TIGER EYES

Blume's latest novel begins like many of her personalized, single-problem scenarios, with 15-year-old Davey's father shot to death by robbers at his 7-Eleven store in Atlantic City. Davey can't function for weeks, and it is largely for her that her emotionally and financially stranded mother accepts shelter in Los Alamos with kind Aunt Bitsy and her physicist-husband Walter. Once there, Davey's outsider reactions to Bitsy, Walter, and Los Alamos add dimension to her grief and her recovery. True, we experience no culture shock too strong for Blume's smooth readability; there is nothing subtle about the irony of Bomb City's bland security and weapons designer Waiter's overprotective posture; and Waiter's elitist ugliness is overdone in one violent confrontation with Davey. Also, Davey's chaste but warm relationship with a nice young man she meets in the canyon, plus the coincidence of his father's dying at the hospital where Davey volunteers as a candy-striper, are on the cute romantic level. Nevertheless Davey's lonely struggle to come to terms with the killing, her everyday conflicts with her well-meaning but aggravating aunt and uncle, her impatience with her mother, who finally breaks down and then withdraws from the family, her scorn for the "nerd" physicist Mom dates on her way to recovery, her concern for a high-status but alcoholic school friend, and her assessment of the social structure at the Los Alamos high school—all this takes on a poignancy and a visible edge we wouldn't see had Davey (or Blume) remained in New Jersey.

Pub Date: Sept. 1, 1982

ISBN: 0385739893

Page Count: 225

Publisher: Bradbury

Review Posted Online: Oct. 15, 2011

Kirkus Reviews Issue: Sept. 1, 1982

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Engrossing, contemplative, and as heart-wrenching as the title promises.

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THEY BOTH DIE AT THE END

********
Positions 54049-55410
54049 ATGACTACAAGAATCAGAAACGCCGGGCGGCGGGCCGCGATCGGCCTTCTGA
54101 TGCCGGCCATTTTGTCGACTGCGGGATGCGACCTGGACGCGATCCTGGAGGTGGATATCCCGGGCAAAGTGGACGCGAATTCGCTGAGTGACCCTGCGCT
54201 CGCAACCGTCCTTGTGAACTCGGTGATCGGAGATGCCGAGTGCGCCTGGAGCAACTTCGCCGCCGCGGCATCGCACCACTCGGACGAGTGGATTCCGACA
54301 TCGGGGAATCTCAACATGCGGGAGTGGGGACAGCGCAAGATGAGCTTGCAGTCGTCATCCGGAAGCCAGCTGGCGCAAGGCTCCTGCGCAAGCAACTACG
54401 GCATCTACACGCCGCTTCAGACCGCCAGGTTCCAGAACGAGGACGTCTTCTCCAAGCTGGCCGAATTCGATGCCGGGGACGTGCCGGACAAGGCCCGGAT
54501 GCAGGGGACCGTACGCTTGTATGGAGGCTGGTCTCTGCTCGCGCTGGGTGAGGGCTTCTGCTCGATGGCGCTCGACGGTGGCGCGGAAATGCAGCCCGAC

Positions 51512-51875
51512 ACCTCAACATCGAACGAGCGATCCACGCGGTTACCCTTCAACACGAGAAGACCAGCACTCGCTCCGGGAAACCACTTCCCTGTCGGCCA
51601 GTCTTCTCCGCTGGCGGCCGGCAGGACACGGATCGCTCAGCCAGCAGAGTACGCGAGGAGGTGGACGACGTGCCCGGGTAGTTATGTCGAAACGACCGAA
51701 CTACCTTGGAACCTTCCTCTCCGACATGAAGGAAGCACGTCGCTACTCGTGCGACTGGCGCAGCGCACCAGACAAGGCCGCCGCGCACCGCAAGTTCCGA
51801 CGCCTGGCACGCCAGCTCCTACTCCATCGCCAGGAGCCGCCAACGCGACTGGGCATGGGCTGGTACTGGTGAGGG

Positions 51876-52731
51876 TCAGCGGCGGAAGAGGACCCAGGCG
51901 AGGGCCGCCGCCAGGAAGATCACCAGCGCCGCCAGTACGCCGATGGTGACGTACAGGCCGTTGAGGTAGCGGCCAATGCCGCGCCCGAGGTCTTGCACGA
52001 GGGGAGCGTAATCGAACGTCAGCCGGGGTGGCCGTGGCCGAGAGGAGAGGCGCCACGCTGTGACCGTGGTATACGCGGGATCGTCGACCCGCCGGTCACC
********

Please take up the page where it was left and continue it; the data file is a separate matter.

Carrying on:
What would you do with one day left to live?

In an alternate present, a company named Death-Cast calls Deckers—people who will die within the coming day—to inform them of their impending deaths, though not how they will happen. The End Day call comes for two teenagers living in New York City: Puerto Rican Mateo and bisexual Cuban-American foster kid Rufus. Rufus needs company after a violent act puts cops on his tail and lands his friends in jail; Mateo wants someone to push him past his comfort zone after a lifetime of playing it safe. The two meet through Last Friend, an app that connects lonely Deckers (one of many ways in which Death-Cast influences social media). Mateo and Rufus set out to seize the day together in their final hours, during which their deepening friendship blossoms into something more. Present-tense chapters, short and time-stamped, primarily feature the protagonists’ distinctive first-person narrations. Fleeting third-person chapters give windows into the lives of other characters they encounter, underscoring how even a tiny action can change the course of someone else’s life. It’s another standout from Silvera (History Is All You Left Me, 2017, etc.), who here grapples gracefully with heavy questions about death and the meaning of a life well-lived.

Engrossing, contemplative, and as heart-wrenching as the title promises. (Speculative fiction. 13-adult).

Pub Date: Sept. 5, 2017

ISBN: 978-0-06-245779-0

Page Count: 384

Publisher: HarperTeen

Review Posted Online: June 5, 2017

Kirkus Reviews Issue: June 15, 2017

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Riveting, brutal and beautifully told.

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WE WERE LIARS

A devastating tale of greed and secrets springs from the summer that tore Cady’s life apart.

Cady Sinclair’s family uses its inherited wealth to ensure that each successive generation is blond, beautiful and powerful. Reunited each summer by the family patriarch on his private island, his three adult daughters and various grandchildren lead charmed, fairy-tale lives (an idea reinforced by the periodic inclusions of Cady’s reworkings of fairy tales to tell the Sinclair family story). But this is no sanitized, modern Disney fairy tale; this is Cinderella with her stepsisters’ slashed heels in bloody glass slippers. Cady’s fairy-tale retellings are dark, as is the personal tragedy that has led to her examination of the skeletons in the Sinclair castle’s closets; its rent turns out to be extracted in personal sacrifices. Brilliantly, Lockhart resists simply crucifying the Sinclairs, which might make the family’s foreshadowed tragedy predictable or even satisfying. Instead, she humanizes them (and their painful contradictions) by including nostalgic images that showcase the love shared among Cady, her two cousins closest in age, and Gat, the Heathcliff-esque figure she has always loved. Though increasingly disenchanted with the Sinclair legacy of self-absorption, the four believe family redemption is possible—if they have the courage to act. Their sincere hopes and foolish naïveté make the teens’ desperate, grand gesture all that much more tragic.

Riveting, brutal and beautifully told. (Fiction. 14 & up)

Pub Date: May 13, 2014

ISBN: 978-0-385-74126-2

Page Count: 240

Publisher: Delacorte

Review Posted Online: March 17, 2014

Kirkus Reviews Issue: April 1, 2014

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